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Case History Edit
The patient was admitted at the emergency room with acute respiratory failure. She had no anaphalaxis, lung issues or tracheal lesions. Her tox screen was clear for cocaine and amphetamines. Dr. House believed that the patient's obesity caused sleep apnea which inflammed her epiglottis and caused the symptoms. However, the patient had reported no difficulty with sleeping. Dr. House then believed whatever was causing her husband's lung problems was also affecting her. However, the husband was suffering from lung cancer, which is not contagious. Her only history of travel was to Hawaii about six months previously. Dr. Foreman believed it might be melioidosis. However, if this was the case, the husband would have it too. There was no sign of tumor, drugs or bacteria in her system. The most likely diagnosis was a virus. Dr. House wanted to order intravenous fluids and acyclovir, but the patient was demanding to be released so she could be with her dying husband. However, Dr. Taub had arranged for the husband to be admitted as well. The patient improved rapidly with treatment and she was prepared for discharge.
However, the patient was soon suffering from severe chest pain. The nurses checked her airway, which was clear. Her pulse was rapid but regular.
The patient's cardiac enzymes were normal, which ruled out a heart attack. Her vision was normal, which ruled out a mitochondrial disease. Dr. Foreman suggested that it might be a metabolic disorder. However, acidosis was ruled out as her blood pH was normal. Dr. Hadley suggested that polyserositis would inflame the epiglotus and the pericardium, which would explain the breathing and chest pain. Dr. House agreed and ordered indomethacin. Dr. Taub went to treat the patient. However, the treatment was not effective, ruling out the diagnosis. Dr. Taub ruled out Wegener's disease. Her kidney function was normal which ruled out byssinosis and mitral valve stenosis. Dr. House believed there was only one remaining possible diagnosis. He told the patient she must have hypertrophic cardiomyopaty, a heart muscle that was too strong. He sought consent to give the patient a heart attack to kill off some of the muscle. When she objected, Dr. House accused her of faking the symptoms she had just before she was about to be released. He believed that since her husband improved when she got sick, she got sick in an attempt to improve his condition. The patient admitted the deception, but then cried out in pain and complained of leg pain. However, when Dr. House examined her leg, he found that it had atrophied. He realized that there was no way to fake that symptom.
Dr. Taub suggested the muscle atrophy could be the result of multiple sclerosis. Dr. House ordered an MRI to confirm. However, when Dr. Hadley performed the MRI, the patient went into distress as a result of a ruptured spleen. Dr. Chase operated and noted that the ruptured spleen ruled out MS. He also agreed to perform a biopsy to attempt to confirm rheumatoid arthritis. However, Dr. Chase soon ruled out rheumatoid arthritis as the patient had liver scarring. This indicated whatever disease she had was spreading.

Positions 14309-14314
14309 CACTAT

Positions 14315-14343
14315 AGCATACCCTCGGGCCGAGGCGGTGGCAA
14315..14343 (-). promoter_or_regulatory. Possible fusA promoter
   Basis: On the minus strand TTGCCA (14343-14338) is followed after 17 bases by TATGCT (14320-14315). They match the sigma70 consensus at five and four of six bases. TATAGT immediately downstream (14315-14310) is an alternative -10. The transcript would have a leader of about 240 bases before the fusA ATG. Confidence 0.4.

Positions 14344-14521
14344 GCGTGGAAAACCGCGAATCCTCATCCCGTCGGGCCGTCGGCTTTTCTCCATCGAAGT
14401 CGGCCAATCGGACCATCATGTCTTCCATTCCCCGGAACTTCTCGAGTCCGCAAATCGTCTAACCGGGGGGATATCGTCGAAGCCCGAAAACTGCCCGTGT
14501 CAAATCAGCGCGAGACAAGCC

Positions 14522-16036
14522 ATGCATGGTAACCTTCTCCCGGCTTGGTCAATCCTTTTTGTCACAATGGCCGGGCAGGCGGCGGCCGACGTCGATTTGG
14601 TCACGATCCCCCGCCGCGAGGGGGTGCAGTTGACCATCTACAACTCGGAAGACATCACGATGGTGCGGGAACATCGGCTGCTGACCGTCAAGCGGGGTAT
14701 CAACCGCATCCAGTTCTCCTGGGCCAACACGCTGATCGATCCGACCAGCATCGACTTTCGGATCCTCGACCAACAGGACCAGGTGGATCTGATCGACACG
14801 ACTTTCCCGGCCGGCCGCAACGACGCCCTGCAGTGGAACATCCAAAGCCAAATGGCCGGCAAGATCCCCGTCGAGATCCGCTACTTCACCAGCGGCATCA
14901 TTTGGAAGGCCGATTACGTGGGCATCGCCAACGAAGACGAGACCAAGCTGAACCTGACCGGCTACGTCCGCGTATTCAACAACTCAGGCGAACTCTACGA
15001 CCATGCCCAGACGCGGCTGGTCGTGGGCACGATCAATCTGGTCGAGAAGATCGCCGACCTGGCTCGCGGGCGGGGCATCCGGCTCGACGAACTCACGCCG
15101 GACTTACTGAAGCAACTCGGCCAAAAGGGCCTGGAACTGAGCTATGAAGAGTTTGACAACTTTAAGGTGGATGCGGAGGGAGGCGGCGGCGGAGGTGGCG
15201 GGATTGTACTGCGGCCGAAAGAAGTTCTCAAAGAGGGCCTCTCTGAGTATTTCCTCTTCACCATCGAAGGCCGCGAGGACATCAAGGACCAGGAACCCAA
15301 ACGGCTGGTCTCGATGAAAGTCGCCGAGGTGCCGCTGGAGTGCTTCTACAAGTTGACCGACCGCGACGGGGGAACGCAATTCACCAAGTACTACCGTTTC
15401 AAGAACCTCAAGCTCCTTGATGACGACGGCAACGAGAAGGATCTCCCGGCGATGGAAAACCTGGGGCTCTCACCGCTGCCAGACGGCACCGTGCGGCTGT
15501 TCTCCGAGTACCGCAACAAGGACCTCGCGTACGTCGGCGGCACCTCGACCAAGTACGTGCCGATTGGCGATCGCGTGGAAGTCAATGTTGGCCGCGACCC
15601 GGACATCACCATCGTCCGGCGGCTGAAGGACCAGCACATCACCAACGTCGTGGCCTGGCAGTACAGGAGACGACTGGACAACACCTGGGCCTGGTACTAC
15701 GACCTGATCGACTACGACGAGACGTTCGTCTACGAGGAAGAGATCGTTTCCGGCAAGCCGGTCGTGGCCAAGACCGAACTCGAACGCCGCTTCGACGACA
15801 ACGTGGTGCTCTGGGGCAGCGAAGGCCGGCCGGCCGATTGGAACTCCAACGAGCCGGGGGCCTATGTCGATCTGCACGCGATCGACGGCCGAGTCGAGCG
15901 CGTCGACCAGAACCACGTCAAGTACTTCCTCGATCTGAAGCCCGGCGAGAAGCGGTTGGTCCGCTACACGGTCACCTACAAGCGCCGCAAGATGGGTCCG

Given the liver was only operating at 20%, Dr. Hadley suggested autoimmune hepatitis. However, the patient's thyroid function was normal. Dr. Taub suggested amyloidosis, but this would not explain the muscle atrophy. Dr. House believed it might be alpha-1 antitrypsin deficiency. He ordered a test on her AET proteins.
However, while the test results were being processed, the patient broke into a medicine cart and injected herself and went into a seizure as a result. Dr. Hadley believed she was doing it to make herself worse to make her husband better, but Dr. Taub believed it was a suicide attempt so that she could donate her heart to her dying husband. The patient was stabilized but the injection totally disabled all liver function. The patient had about 24 hours before she needed a new liver. The AET protein test was normal. Dr. Hadley believed it might be myelofibrosis, but this would take 48 hours to confirm. A liver transplant was her only option, but she could not get one unless her underlying condition was diagnosed. Dr. House planned to get the husband to agree to a partial transplant. However, he would not survive the procedure which meant that his entire liver would be available for donation. He enlisted Dr. Cameron to get the husband's consent. He agreed to the procedure, but Dr. Cameron believed that the husband had been misdiagnosed. She convinced Dr. House to run more tests, and he did find that he was suffering from cardiac blastomycosis, a fungal infection, and not lung cancer. He was treatable. However, he still wanted to go ahead with the liver transplant.
Dr. Taub told Charlotte that Eddie was treatable and she did not want him to go through with the transplant. However, she once again became distressed. This time, she had a fever and a lumbar puncture showed an extremely high white blood cell count. Dr. Hadley believed it might be sarcoidosis, but this would not explain the lung issues. Dr. Taub suggested scleraderma, but the patient had no skin or digestive tract problems. However, Dr. House recalled she always wanted to go to Rio de Janeiro. He asked her to admit she went there and not to Hawaii as visceral leishmaniasis would explain all her symptoms. She admitted that she went there with another man. Dr. House ordered antimony and directed Dr. Taub to approach Dr. Cuddy to obtain a liver transplant. A liver was found for the patient, but she did not improve with treatment as a result of the late diagnosis. She eventually died from a cardiac arrest.